The pressure on a quarterback in an American football game is hard to imagine. They alone are responsible for passing the ball by throwing it long distances across the field. And the longer they wait before making a pass, the greater the chance they’ll be tackled to the ground. But they don’t face this responsibility alone. Inside every NFL quarterback’s helmet is an earpiece so they can receive instructions from their coach. It’s the coach’s responsibility to call the plays, deciding what the quarterback and offensive team will do on each down.
The coach may call for some some long and difficult passes, and if the quarterback fails to complete a few, he might start to panic. Perhaps the negative self-talk sets in, as the defence starts to undermine his self confidence. Typically in this situation, a coach will give his quarterback a couple of easy passes to calm him down.
If you’re not a quarterback, you probably don’t wear an earpiece for your coach to whisper instructions to you as you work. But perhaps you should.
A good creative professional needs to be both the quarterback and the coach. Throwing a beautiful pass is a bit like coming up with a great new idea, or solving a particularly difficult creative problem. The more challenging the task, the higher the risk of failure.
If you’ve spent a lot of time on a creative problem, and you haven’t come up with any great solutions what would your coach tell you to do? He’d give you a couple of easy tasks to do, so you can get your confidence back. In other words, he’d want you to put that difficult brief to one side for a while and have some fun.
It’s easy to get into patterns of failure, and it’s equally easy to get back into patterns of success, once we become aware of what’s happening. When a quarterback throws a series of incomplete passes, his confidence is undermined, and he get’s into a pattern of failure where his performance suffers. By getting him to throw some easy passes instead, the pattern of failure is broken and a new pattern of success is established. Then it’s time to attempt more challenging passes.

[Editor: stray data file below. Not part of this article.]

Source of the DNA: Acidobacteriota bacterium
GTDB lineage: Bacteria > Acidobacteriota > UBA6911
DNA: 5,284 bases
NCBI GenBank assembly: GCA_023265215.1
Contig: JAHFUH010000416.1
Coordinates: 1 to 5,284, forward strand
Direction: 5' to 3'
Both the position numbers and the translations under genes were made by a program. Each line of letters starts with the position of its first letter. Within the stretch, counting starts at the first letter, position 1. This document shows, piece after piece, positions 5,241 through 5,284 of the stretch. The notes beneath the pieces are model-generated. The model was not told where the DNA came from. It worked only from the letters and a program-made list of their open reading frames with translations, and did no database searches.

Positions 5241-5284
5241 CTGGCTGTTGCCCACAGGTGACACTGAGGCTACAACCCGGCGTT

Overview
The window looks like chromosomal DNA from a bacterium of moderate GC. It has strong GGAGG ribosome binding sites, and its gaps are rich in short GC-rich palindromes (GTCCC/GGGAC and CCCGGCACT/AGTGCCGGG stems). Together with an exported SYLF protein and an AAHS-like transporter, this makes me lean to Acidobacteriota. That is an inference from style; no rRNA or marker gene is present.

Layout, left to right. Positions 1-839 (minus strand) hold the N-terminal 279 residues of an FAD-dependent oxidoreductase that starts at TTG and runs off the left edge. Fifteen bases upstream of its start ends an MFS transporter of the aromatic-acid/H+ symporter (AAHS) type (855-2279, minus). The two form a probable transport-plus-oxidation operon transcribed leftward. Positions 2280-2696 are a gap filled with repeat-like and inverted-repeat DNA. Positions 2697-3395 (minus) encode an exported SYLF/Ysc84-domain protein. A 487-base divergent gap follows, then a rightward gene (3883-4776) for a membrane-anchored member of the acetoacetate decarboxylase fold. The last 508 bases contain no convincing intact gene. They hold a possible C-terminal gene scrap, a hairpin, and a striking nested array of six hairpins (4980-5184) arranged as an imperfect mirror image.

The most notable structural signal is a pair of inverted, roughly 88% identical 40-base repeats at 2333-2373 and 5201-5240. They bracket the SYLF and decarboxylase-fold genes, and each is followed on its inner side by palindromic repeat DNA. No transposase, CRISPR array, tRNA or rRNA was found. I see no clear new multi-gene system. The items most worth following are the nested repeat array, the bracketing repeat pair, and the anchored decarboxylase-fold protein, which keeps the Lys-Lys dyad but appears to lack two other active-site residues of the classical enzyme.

Whether creative professionals are working in groups or as individuals, these same patterns emerge. Often accompanied by negative self talk. In a group, you can actually hear the negative talk set in, as people start to focus on the problem state, rationalising why they can’t solve the brief, and in the process demotivating each other and limiting the group’s potential for success.
The solution is always to put the task to one side, do something easier, and come back to the original task when you’re back in a pattern of success. It often helps to “sleep on it” and come back to the brief with a fresh mind the following morning. Or to approach it from a different context, when you’re in a more relaxed mindset. (I often find that I do some of my best creative thinking in the shower).
But what if there isn’t time?
Managing a creative agency, an issue I frequently encounter is the expectation that if we have quoted 2 days for a team to work on a creative brief, then the client can expect the job to be turned around in 2 days. I would usually insist on at least a week. Clients often don’t like this because they imagine that their work is being held in a queue and not prioritised. But the truth is quite the opposite.
If you agree to turn around two days of creative work in two days, then you haven’t given yourself any time to put the brief to one side and work on something easier. And you’re potentially compromising the quality of your creative response as a result.
The answer is to share some of this with your client. Explain your creative process to them. And if they still won’t give you the turnaround time that you need, you should seriously consider finding smarter clients to work for.
After all, it’s a question of how good you want to be. Do you want to be known for “quick and dirty” jobs, where you churn through average work at high speed, or do you want to be known for creative excellence, that clients are willing to wait for and pay more for?